Darn that American Library Association and their need to make the focus of National Library Week as broad and all-encompassing as ever! This year’s theme for National Library Week (April 13-19) is: Lives change @ your library [sic]. Well, sure they do—libraries are the cornerstone of education and community.
We at Langsdale would like to join in celebrating patrons and their library experiences at this special time in April, but in order to make it meaningful, we’ve narrowed our focus to make this occasion something a little more manageable thematically. That’s why this Thursday, from 8-9 p.m., we’re hosting the Library Basement Reading Series: We Heal with Words. (Healing is life-changing, right?). Seven MFA students will share their original fiction, nonfiction, and poetry. Join us and Kendral Dickerson, Sharea Harris, Amanda May, Jessica Welch, Nick Richard, Michelle Junot, Lisa Vanwormer, and emcee Ron Williams.
MFA student and Langsdale staffer Nick Richards will be reading a selection of his poetry Thursday night, although he insists his specialty is fiction writing. “This is my first year in the MFA Creative Writing and Publishing Arts program at UB, and I’m loving every minute of it,” exclaims Richard. “As far as my writing subjects go, I’m always obsessed with what I find is most important to me: family, faith, food…heck, anything.”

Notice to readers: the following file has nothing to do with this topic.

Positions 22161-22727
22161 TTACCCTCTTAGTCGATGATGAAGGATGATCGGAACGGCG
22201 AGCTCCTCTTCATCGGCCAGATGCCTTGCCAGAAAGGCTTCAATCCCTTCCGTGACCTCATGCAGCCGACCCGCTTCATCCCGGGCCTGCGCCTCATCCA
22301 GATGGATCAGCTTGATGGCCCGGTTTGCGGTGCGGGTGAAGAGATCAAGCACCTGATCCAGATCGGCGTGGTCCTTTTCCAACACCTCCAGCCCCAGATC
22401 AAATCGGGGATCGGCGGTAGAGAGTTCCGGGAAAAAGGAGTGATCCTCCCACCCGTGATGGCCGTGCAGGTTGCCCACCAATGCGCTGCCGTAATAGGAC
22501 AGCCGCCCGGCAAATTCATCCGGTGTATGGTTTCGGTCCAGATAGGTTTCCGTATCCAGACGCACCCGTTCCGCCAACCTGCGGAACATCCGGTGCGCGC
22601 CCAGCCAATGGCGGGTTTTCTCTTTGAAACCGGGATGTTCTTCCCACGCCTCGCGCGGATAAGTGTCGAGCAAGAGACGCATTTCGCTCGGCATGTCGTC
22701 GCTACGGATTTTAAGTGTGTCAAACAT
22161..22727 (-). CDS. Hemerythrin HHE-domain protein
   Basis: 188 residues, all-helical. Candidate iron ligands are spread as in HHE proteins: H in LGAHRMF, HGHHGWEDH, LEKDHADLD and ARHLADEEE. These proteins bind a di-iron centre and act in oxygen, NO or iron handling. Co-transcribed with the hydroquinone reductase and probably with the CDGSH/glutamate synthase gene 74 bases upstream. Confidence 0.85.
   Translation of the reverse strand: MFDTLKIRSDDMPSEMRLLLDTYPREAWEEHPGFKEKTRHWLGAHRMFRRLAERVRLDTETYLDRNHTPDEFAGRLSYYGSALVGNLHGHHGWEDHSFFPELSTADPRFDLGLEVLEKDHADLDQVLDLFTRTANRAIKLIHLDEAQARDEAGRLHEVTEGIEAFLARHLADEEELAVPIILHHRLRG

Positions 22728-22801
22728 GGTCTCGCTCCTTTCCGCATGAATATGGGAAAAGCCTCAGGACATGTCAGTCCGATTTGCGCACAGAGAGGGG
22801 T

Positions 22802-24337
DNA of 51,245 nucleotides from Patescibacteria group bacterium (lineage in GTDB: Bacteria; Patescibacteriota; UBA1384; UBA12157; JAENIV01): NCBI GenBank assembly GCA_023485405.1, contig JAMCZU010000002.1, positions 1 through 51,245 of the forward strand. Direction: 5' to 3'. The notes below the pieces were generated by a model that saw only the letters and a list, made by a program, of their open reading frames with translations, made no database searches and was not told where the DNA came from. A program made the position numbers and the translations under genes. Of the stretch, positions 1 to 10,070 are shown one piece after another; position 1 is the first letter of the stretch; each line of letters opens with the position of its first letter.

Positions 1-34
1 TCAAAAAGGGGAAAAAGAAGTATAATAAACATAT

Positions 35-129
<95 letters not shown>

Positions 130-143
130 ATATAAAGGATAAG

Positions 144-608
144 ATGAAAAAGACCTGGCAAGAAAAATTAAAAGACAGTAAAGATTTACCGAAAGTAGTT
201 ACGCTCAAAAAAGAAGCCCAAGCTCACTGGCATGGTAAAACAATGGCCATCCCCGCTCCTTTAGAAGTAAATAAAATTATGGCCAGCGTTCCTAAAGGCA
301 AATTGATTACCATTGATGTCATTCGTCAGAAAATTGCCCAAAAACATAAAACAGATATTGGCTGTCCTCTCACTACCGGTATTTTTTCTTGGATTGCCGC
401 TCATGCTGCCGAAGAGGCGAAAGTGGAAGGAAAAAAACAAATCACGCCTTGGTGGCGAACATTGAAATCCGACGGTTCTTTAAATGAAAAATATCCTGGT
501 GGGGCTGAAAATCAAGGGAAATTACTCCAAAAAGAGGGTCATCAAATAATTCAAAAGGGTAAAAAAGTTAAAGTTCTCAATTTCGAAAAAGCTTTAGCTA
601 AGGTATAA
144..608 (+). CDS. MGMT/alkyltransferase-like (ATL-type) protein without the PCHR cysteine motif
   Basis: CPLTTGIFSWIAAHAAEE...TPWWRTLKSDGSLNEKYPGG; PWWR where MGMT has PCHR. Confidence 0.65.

We also asked students and staff to tip us off to books that changed their lives, which we’ve put in a display by the circulation desk. Some Langsdale staffers wanted to elaborate on their choices: “I’d say a book that really changed my life would be Brave New World by Aldous Huxley,” says Nick Richard. “ It’s all about the importance of individuality, and it also does a great job stressing how society should never outgrow basic principles of morality.”
Siobhan Hagan, our new(ish) AV archivist in special collections loves Rebecca by Daphne du Maurier. Says Hagan: “I read it when I was 11, and the main character’s journey from a poor, gauche girl to a worldly, strong woman helped me through the awkwardness of my adolescence.”
Other transformative tomes include The Hunchback of Notre Dame by Victor Hugo, described by technical services technician Jessica Reeves as “an encounter with one of the greatest Romantic writers of all time.” Circulation technician Erin Toepfner picked Emma Donoghue’s Kissing the Witch: Old Tales in New Skins, which she calls “a life changer … because it made me reconsider gender roles and recognize just how fluid gender identity can be. Douglas Adams’s The Hitchhiker’s Guide to the Galaxy was picked by circulation technician Laura Melamed; she explains: “By reading The Hitchhiker’s Guide to the Galaxy, I discovered brilliant satire could exist in books without pictures, and in science fiction, no less.” And, finally, The Hobbit by J. R. R. Tolkien was picked by our digital resources librarian, Bill Helman, who did not have much to say about this one, except that he really loves it.
Please drop by the Library Basement Reading, We Heal with Words, on Thursday April 17, 2014 from 8-9 p.m. The event will be held on Langsdale’s lower level and is free and open to the public. Light refreshments will be served.
I love The Hobbit, too. It is the quintessential fantasy story.